Sit down, Sartre, writers/directors Jean-Pierre and Luc Dardenne get it a bit more right: Hell isn’t just other people. Hell is asking other people to surrender their bonuses so you can keep your job. Two Days, One Night is a harrowing social allegory, a dramatic minimization of a growing socioeconomic reality. The bosses of the world are greedily devouring an ever-expanding amount of wealth, leaving the impoverished to fight each other for table scraps. It is undignified, disgusting and downright heartbreaking to watch human beings alternate between fighting and begging each other for basic survival needs.

The singularly brilliant Marion Cotillard plays Sandra, a wife and mother who wishes to return to her job after having taken leave for a crippling bought of depression. We’re not talking sadness here; we’re talking panic attacks that strip speech and spark suicidal ideation. Her boss, having discovered that 16 people can do the work that 17 people were doing, gives his staff a choice: They can keep their bonus or surrender it and hire Sandra back.

Two Days, One Night refers to the amount of time that Sandra has to go door-to-door begging her equally struggling workmates to give up desperately  needed bonuses so that she can provide for her family. You think you know shame until you watch a woman internally retching as she asks downtrodden friends to take from themselves and give to her. After every “no,” Sandra tells her husband, Manu (Fabrizio Rongione), that she can’t go on, she can’t ask another colleague to do this. At one point, when she asks two coworkers at the same time, the two men get into a physical altercation about it.

Forget the collateral damage of most major blockbusters, the stakes here are simultaneously intimate and massive. This is life or death to Sandra and her family, and she’s a woman desperately patching the hull of her psyche with massive doses of Xanax. Cotillard is goddamn brilliant again, refusing to play Sandra as weak-willed or melodramatic. She endows this character with so much grace, so much bravery and quiet strength that it’s devastating and inspiring to watch.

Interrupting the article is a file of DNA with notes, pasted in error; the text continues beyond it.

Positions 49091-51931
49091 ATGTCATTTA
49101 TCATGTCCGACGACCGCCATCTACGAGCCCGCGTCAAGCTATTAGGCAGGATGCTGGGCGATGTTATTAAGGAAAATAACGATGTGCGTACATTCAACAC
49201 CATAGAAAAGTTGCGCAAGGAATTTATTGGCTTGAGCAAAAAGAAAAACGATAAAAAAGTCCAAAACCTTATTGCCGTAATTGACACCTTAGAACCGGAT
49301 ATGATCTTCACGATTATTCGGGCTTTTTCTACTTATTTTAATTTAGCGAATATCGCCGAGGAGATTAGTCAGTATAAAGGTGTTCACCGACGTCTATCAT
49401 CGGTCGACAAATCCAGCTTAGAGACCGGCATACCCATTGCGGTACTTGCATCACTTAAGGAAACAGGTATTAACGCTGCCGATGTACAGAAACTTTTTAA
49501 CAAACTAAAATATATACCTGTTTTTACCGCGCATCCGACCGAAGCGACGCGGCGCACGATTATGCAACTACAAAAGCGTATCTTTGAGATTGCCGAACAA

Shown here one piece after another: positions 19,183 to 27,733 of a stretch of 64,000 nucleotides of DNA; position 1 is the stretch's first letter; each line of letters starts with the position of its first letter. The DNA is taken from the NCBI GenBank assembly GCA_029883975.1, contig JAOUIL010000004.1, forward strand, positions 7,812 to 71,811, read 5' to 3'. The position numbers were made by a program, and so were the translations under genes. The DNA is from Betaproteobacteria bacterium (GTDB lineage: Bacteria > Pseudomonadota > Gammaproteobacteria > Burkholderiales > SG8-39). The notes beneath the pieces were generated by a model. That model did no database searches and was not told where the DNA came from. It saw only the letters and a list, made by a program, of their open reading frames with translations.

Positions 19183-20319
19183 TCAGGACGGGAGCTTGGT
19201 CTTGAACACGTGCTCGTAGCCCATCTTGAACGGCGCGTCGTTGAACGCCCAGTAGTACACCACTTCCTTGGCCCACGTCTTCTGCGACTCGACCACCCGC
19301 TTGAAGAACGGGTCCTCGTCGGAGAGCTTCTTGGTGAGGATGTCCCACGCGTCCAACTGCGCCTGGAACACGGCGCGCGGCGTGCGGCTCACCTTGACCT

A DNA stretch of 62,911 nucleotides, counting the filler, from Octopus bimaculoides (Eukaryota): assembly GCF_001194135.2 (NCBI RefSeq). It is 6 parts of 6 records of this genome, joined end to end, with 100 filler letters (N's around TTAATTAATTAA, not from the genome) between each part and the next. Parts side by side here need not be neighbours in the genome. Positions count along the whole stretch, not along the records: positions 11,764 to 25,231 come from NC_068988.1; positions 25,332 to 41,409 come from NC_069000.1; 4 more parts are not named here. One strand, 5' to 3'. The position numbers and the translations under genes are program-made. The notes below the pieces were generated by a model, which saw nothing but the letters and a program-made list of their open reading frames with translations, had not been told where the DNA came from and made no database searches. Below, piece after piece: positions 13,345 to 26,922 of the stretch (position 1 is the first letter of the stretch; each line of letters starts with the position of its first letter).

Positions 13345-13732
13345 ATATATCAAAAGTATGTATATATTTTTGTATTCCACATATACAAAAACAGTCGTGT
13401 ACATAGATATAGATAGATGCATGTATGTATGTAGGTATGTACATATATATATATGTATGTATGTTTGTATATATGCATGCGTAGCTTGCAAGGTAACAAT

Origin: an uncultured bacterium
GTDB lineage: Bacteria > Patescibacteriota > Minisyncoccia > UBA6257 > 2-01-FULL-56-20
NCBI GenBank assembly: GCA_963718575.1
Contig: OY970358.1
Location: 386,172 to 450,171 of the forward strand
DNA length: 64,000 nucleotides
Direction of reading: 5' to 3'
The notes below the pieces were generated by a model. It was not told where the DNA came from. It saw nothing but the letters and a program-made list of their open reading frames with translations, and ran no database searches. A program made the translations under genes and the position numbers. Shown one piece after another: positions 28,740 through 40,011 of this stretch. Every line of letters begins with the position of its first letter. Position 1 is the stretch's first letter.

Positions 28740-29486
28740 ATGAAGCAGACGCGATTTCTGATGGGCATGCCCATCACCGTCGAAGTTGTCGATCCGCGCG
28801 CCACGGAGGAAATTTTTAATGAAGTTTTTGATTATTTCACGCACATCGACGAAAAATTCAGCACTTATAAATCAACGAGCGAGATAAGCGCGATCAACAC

If the film has a flaw, it lies in its repetitive nature. Instead of seeking votes from more than dozen people, Two Days, One Night would have been better served with deeper interactions between Sandra and half that number. Manu is also woefully underdeveloped, never coming into focus as either a truly supportive and loyal husband or a pitying spouse burdened by his wife. Sandra initially alleges the latter, but it’s never clear if that is her depression talking or actual insight.

Two Days, One Night is a lot like Steven Spielberg’s War of the Worlds. For real! Both movies show the consequences of global destruction playing out in just one family. Sure, Spielberg had giant aliens while this film only has the specter of economic disparity. But to be honest, if forced to choose which were more evil, intergalactic murderers or CEOs, the answer isn’t obvious…

Grade = A-

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